Songkran 2557

By Krabi Magazine May 23, 2014
We’re not done with the New Year’s celebrations, and Songkran – Thai New Year – is the pinnacle of them all. Of course, most people know it as Thailand’s annual group shower, but Songkran didn’t arise from a national hygiene issue. The annualnationwide water fight originated as a way of paying respect to people and wishing them well on the horizon of the new year. During this time, Buddha relics are cleansed with water, and somewhere along the way people began capturing the runoff and gently pouring it onto the shoulders of elders and family as a blessing of good fortune. Of course, this was a slippery slope as tricky youngsters evolved the ritual into full-fledged dousal each other. Not a shabby idea considering April is the hottest month of the year in Thailand.

Firecrackers are lit relentlessly, giving the boot the old year and scampering off evil spirits. Hoards of people pile into the back of pick-up trucks armed with buckets of water (with ice! so sneaky!) and water guns, ready to fire away as they creep slowly through town. Others gather along the streets hosing down passersby and filling up guns and the buckets of strangers to keep the festivities going. People dance in the streets and smear each other with colored talcum powder. The entire nation purifies itself with exceptional efficiency…and in other news things are pretty solid for the utility company.

But don’t let the water blur your vision. It’s still a festival deeply steeped in spiritual and religious aspects, so it’s also a wonderful experience to step outside to partake in the rites and rituals outside of the raging water battle. Clean your home – and any Buddha relics you might have -as a figurative way of ridding your house of bad spirits. Join your family and pay respects to your elders. Try not to speak ill about anything or anyone during this time and make resolutions for the New Year (for the third time this year, we know, but does it hurt to keep trying?). Perhaps visit a local Wat – temple in Thai – and give food to the monks. In many Wats in the north you can get a glimpse of sand stupas, mounds of earth brought to the temple and decorated in colorful flags and pennants. They are a symbolic gesture of replacing the earth unwittingly taken off the grounds on the shoes of visitors.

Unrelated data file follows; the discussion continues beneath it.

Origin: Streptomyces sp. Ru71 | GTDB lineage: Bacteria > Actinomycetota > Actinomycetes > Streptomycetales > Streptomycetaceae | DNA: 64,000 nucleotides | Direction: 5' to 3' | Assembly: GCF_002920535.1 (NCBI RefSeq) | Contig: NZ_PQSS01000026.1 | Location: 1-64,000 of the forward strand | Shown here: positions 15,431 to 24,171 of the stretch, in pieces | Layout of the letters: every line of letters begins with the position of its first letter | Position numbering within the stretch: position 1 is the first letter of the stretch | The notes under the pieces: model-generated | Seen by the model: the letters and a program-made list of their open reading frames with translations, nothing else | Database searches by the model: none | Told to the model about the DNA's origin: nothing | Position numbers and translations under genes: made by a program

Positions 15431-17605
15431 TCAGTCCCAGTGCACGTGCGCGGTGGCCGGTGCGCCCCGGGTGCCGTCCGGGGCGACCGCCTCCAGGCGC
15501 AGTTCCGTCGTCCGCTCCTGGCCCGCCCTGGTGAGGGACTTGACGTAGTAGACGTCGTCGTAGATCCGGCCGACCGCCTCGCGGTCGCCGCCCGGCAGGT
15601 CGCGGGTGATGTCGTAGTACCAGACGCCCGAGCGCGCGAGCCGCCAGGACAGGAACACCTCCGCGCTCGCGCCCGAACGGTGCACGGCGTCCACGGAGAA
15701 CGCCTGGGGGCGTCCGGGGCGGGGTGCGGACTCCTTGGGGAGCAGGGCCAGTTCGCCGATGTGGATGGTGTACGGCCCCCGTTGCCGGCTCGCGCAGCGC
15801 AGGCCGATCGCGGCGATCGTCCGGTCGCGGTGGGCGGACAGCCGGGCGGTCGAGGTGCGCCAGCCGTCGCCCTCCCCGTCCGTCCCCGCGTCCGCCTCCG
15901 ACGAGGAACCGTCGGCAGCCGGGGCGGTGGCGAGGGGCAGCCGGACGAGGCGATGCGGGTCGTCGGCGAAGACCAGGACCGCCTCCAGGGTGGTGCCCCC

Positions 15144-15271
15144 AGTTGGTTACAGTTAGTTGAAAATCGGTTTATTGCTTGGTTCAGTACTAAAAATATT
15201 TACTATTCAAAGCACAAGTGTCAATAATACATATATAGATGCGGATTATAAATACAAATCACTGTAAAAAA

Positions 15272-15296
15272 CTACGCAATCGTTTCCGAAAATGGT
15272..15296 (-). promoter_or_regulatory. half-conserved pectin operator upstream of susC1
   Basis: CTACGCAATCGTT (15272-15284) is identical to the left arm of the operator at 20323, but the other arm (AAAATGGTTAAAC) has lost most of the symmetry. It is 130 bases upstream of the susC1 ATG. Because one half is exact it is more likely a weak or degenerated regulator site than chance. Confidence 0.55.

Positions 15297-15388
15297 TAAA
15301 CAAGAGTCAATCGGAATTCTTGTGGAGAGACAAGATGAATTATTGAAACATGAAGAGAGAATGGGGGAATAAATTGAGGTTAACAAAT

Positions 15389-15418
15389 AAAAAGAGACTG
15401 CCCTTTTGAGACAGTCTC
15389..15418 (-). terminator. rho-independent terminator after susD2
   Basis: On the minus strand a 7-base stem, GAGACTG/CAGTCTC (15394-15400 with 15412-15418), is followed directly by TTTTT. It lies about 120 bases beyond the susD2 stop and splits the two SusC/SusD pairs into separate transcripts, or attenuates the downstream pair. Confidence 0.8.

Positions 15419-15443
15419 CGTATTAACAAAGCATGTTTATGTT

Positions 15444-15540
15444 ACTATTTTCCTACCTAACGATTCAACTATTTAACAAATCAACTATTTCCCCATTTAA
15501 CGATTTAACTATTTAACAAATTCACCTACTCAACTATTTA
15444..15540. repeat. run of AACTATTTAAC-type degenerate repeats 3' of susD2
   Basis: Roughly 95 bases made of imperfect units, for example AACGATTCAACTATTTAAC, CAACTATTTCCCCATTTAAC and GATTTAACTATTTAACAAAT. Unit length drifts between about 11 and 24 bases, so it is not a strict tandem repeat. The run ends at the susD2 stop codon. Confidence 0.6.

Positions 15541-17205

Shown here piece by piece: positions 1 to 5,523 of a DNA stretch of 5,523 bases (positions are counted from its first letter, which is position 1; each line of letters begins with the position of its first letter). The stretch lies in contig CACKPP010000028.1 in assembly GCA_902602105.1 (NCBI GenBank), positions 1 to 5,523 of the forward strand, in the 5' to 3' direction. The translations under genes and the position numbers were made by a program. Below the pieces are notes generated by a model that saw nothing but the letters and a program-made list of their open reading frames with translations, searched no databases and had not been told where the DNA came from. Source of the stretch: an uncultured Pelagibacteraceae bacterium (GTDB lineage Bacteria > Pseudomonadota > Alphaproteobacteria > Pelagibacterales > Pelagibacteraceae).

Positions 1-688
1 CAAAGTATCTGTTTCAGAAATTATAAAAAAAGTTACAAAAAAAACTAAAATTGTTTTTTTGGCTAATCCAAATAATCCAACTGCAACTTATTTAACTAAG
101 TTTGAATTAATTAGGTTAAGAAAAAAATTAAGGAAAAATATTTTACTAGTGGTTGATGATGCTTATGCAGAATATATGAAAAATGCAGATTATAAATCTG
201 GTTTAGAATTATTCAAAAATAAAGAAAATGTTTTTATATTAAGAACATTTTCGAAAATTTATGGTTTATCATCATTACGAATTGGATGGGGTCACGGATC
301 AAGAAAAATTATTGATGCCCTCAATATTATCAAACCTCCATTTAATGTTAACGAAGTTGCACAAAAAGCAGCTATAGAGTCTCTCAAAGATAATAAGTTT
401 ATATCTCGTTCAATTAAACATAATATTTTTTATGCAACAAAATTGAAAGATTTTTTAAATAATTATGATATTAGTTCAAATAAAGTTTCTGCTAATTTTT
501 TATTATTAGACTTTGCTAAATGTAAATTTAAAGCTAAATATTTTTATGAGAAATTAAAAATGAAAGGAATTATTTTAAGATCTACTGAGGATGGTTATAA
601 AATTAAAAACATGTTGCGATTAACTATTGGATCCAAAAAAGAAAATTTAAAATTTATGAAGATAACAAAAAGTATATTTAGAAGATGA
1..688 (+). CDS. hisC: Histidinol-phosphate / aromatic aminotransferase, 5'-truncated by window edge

In the South, Songkran is typically celebrated for up to three days, and in the north the mayhem plays on for a week. It’s a truly delightful cultural experience and we hope your 2014 Songkran experience is a great one. But before we part, here a few a tips for any of you newbs:

1.Please, don’t just go around blasting any Joe Thailand in the face. The festival is for anybody but not for everybody. Understand? Especially for the elderly and say, someone like your boss – controller of schedules and general ability to feed and clothe oneself- ask politely first if you can offer them a blessing, and keep the sprinkling to a controlled minimum; a little on the shoulder is great. This is not the day to prove that you are your corporate league’s dodgeball champion. And it doesn’t take a physicist to know that travelers on motorbikes feel thrown water harder. Be easy, bro. Also, indoors and innocents on restaurant patios are off limits. Nobody likes a soggy pizza.

2. Probably not the best day to wear white. The rules of apparel decency still apply as well, despite it being a water fight. Keep the banana hammocks and rump floss at the beach (or better yet just in your closet if you can help it).

3. Unless you stay indoors, you’re likely going to get wet. If it’s not waterproof or waterproof-able with some kind of protection, then leave it behind just to be safe.

4. Have fun. It’s a crazy time to be in Thailand and perhaps it’s not everyone’s flavor, but put on a smile, let your hair down and just try going with it. It really is a total blast (but whoa whoa, not too blasty, remember Rule #1!).

Be safe, and Happy Songkran-ing.
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